Arbitrage is one of the oldest forms of commercial activity. One of the earliest published definitions of the term arbitrage can be found in Wyndham Beaves's seminal Lex Mercatoria,1 first published in 1685, which trained several generations of European merchants until its last edition of 1803. One will be hard pressed to find a finance book today that has been in print for over a century. In the 1734 edition, Beaves writes about arbitrage:
ARBITRATION (a Construction of the French Word Arbitrage) in Exchanges has been variously defined by the several Authors who have treated of it.
One says it is a Combination or Conjunction made of many Exchanges, to find Out what Place is the most advantageous to remit or draw on.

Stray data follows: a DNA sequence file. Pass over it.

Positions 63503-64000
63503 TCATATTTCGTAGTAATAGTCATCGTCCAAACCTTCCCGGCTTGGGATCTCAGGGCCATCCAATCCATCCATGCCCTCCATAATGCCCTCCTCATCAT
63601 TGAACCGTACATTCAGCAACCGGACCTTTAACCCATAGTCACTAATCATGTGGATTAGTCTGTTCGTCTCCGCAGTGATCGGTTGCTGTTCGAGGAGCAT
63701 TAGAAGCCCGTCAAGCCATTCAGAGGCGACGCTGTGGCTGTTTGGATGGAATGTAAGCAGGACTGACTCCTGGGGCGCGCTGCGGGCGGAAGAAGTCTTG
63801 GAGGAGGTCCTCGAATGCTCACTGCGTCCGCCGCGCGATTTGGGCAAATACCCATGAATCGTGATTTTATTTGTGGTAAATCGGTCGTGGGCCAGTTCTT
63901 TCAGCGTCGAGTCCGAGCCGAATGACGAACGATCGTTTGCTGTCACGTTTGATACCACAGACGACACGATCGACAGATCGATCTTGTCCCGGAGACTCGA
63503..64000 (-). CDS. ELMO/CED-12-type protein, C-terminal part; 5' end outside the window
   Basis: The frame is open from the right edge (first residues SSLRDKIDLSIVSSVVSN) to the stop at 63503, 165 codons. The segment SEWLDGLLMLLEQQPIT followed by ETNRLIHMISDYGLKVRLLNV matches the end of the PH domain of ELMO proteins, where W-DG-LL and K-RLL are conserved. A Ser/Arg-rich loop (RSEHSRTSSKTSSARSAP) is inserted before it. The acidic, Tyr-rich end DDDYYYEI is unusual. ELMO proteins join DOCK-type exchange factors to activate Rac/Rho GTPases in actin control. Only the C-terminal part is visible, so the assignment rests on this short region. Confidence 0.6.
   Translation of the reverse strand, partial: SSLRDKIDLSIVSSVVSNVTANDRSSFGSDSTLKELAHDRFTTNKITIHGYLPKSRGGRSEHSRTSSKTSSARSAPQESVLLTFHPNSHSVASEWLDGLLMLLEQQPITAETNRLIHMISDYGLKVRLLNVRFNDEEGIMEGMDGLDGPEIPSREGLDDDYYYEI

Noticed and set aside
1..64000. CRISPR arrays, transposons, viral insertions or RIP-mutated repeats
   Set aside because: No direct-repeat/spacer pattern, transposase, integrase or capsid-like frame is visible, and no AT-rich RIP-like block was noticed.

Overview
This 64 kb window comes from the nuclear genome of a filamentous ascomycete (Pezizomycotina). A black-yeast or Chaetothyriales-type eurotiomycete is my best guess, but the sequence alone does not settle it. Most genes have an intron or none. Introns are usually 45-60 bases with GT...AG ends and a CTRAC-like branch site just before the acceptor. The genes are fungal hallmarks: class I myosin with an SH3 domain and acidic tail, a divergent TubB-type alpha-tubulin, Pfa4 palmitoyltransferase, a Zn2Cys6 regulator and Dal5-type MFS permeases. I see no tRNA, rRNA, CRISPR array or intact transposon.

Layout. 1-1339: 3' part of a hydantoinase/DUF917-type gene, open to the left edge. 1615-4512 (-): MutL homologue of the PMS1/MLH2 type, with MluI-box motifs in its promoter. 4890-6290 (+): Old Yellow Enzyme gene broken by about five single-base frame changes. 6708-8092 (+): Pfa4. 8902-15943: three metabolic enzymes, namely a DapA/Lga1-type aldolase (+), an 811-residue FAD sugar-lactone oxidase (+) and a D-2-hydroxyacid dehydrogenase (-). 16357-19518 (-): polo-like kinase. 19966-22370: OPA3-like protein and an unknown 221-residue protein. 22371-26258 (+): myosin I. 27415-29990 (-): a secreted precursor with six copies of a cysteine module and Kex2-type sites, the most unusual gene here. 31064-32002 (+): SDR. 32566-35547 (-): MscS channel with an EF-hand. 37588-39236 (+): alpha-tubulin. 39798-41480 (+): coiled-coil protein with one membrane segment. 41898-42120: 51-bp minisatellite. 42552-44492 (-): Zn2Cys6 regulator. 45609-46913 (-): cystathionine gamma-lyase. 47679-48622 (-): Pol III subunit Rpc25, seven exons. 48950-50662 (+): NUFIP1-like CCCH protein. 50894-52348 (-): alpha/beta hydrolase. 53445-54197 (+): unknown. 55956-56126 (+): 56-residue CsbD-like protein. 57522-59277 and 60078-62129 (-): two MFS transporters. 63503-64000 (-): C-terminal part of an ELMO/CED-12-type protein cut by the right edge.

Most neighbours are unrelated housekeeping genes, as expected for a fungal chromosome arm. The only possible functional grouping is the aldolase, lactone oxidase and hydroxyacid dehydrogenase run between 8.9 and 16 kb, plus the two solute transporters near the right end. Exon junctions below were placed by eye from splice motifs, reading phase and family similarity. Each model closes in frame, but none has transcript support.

Another describes it, by saying it is only the Foresight of a considerable Advantage which a Merchant shall receive from a Remis or Draught, made on one Place preferably to another.
A third construes it to be a Truck which two Bankers mutually make of their Bills upon different Parts, at a conditional Price and Course of Exchange.
According to a fourth, it is the Negociation of a Sum in Exchange, once or oftener repeated, on which a Person does not determine till after having examined by several Rules which Method will turn best to Account.
Lex Mercatoria, 1734, p. 387
Around that time also appeared in Basel the first book dedicated to arbitrage, J. Wiertz's 1725 oeuvre Traite des Arbitrages de Change,2 which discusses ...